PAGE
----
Toronto is the commercial capital of Canada and is a bustling and vibrant city. We traveled here yesterday, from Ottawa in a long day of driving although we had a stop in a little town called Kingston for lunch and a river cruise.
Near this town is an area along the St Lawrence River known as the ‘Thousand Islands. These are in an archipelago that straddles the Canada-U.S. border in the Saint Lawrence River as it emerges from the northeast corner of Lake Ontario. The islands are generously occupied by holiday homes and stretch for about 80 kilometres downstream from Kingston. There are over 1,860 islands range that range in size from over 100 square kilometres to smaller islands that are occupied by a single residence, or uninhabited outcroppings of rocks that are only home to migratory waterfowl. To count as one of the Thousand Islands an island has to meet three minimum criteria – To be above water level all year round; To have an area greater than 1 square foot (0.093 m2); and To support at least one living tree.
This photo shows two islands – the sublime and the ridiculous. In the foreground, at the left, is one of the smallest inhabited islands with a house that resembles a small square shack. In the background is Heart Island which was the weekender of Mr Boldt of the Waldorf Astoria fame. Firstly, he blasted this island into heart shape as a sign of endearment to his wife and then he built the castle as a holiday home. It took four years to build, but unfortunately Mrs Boldt died in the time that the castle was being constructed. Today, the castle is open to the public and because the island sits in US waters, visitors from Canada have to report to the little US immigration and customs office on the island before they can enter.
Mr Boldt is the also the creator of the famous ‘Thousand Island Dressing’.
This is reputedly the shortest international bridge in the world. The island with the house is in Canadian waters and the little island tom the right is in America. The owner of the house is able to cross between the two countries as often as he / she likes.
We had lunch in a little cafe in Kingston and I made the mistake of having a very nice pasta that was laced with a significant amount of garlic. At our next stop at a truckstop I bought a number of packets of peppermints, gobbled them quickly to no avail, as I think that I was still rather offensive to everyone on the bus, at least until the next day.
Kingston has a large military facility, I think an officer training facility for the Canadian Army. Between there and Toronto, along Lake Ontario, we passed an enormous General Motors plant. I think that only a small part of it is now operating, but I don’t think that I have ever seen such a large manufacturing facility anywhere.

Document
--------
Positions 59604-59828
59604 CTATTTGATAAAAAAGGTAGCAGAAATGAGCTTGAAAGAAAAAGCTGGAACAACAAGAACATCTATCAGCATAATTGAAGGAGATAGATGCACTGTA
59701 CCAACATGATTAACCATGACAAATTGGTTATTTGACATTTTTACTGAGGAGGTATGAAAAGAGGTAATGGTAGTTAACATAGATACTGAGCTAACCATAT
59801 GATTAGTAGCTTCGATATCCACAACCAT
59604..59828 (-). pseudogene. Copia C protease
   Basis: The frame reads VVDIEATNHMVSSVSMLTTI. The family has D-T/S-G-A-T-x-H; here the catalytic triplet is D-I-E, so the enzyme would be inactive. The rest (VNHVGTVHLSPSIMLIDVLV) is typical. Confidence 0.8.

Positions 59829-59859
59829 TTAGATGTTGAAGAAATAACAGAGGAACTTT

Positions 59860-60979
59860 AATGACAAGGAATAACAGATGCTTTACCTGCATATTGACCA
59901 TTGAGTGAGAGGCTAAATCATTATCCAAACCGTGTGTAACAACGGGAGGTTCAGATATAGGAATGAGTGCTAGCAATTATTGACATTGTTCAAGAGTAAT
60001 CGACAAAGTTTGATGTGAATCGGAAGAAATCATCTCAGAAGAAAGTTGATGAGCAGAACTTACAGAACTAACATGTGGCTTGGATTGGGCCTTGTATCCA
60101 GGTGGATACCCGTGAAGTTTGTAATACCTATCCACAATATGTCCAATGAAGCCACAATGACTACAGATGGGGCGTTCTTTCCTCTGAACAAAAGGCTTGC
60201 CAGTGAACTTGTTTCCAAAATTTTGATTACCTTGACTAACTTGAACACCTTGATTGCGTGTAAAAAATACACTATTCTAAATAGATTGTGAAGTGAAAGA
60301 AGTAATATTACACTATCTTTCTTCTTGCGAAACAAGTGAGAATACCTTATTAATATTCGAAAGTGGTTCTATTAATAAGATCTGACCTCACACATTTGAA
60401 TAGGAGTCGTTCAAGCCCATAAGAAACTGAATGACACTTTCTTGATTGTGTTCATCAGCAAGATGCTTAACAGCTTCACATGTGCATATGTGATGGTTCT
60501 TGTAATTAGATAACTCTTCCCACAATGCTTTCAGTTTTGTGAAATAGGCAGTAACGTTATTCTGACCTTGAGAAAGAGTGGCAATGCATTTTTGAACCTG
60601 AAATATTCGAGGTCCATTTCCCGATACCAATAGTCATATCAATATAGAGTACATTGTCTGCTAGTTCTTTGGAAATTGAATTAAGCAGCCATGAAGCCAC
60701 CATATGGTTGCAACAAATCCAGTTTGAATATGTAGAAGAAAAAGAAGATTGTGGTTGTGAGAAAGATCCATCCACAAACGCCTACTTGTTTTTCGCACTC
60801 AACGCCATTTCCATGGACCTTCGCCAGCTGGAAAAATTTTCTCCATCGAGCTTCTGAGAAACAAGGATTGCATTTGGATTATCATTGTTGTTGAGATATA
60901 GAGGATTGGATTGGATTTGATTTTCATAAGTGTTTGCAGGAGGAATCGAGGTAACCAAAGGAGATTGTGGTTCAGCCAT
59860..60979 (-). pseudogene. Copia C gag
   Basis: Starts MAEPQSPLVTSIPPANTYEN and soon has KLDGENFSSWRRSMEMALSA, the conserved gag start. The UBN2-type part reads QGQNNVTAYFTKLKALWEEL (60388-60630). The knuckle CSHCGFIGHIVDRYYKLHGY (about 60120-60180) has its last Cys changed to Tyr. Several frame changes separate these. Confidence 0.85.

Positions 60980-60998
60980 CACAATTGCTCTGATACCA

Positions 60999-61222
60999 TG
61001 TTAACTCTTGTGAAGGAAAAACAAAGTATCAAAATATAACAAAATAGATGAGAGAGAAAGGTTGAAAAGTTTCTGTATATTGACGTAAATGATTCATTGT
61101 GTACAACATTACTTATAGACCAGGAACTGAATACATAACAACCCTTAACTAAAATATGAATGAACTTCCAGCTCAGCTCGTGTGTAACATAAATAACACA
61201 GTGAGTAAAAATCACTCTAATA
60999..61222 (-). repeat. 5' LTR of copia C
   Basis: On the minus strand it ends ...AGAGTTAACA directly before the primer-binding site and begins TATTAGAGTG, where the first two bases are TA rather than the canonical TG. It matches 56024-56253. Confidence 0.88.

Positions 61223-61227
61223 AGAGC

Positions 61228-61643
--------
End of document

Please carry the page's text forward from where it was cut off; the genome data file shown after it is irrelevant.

We arrived in Toronto at another palatial hotel in the Fairmont Chain in the late afternoon. It was again built by the railways and is directly across the road from the main railway station. It was raining intermittently and we were pleased that tonight’s dinner was provided as part of our tour and that we didn’t have to venture very far to find somewhere to eat.
This morning, Saturday, our day began with a trip up the CN Tower. The CN Tower is a communications and observation tower and is 553.33 metres tall. It was completed in 1976, and at the time was the world’s tallest free-standing structure and world’s tallest tower. It is visited by more than two million international visitors each year. The weather was cloudy and it was hard to get much of a view although we could see later in the day, that the tower was completey free of cloud.
We spent the afternoon shopping in the Toronto Eaton Centre with its modern shops and food centre. The Apple store was particularly busy after the release of the iPhone 5 yesterday. We found a couple of things to buy in the Sears Department Store and finished the day with a visit to ‘The Bay’ store.
This is the retail store of the famous Hudsons Bay Company. It is the oldest commercial corporation in North America and one of the oldest in the world. It was a fur trading business for much of its existence, but today Hudson’s Bay Company owns and operates retail stores throughout Canada and the United States. The company was incorporated by English royal charter in 1670 as The Governor and Company of Adventurers of England trading into Hudson’s Bay and it functioned as the de facto government in parts of North America before European states and later the United States laid claim to those territories. It was at one time the largest landowner in the world.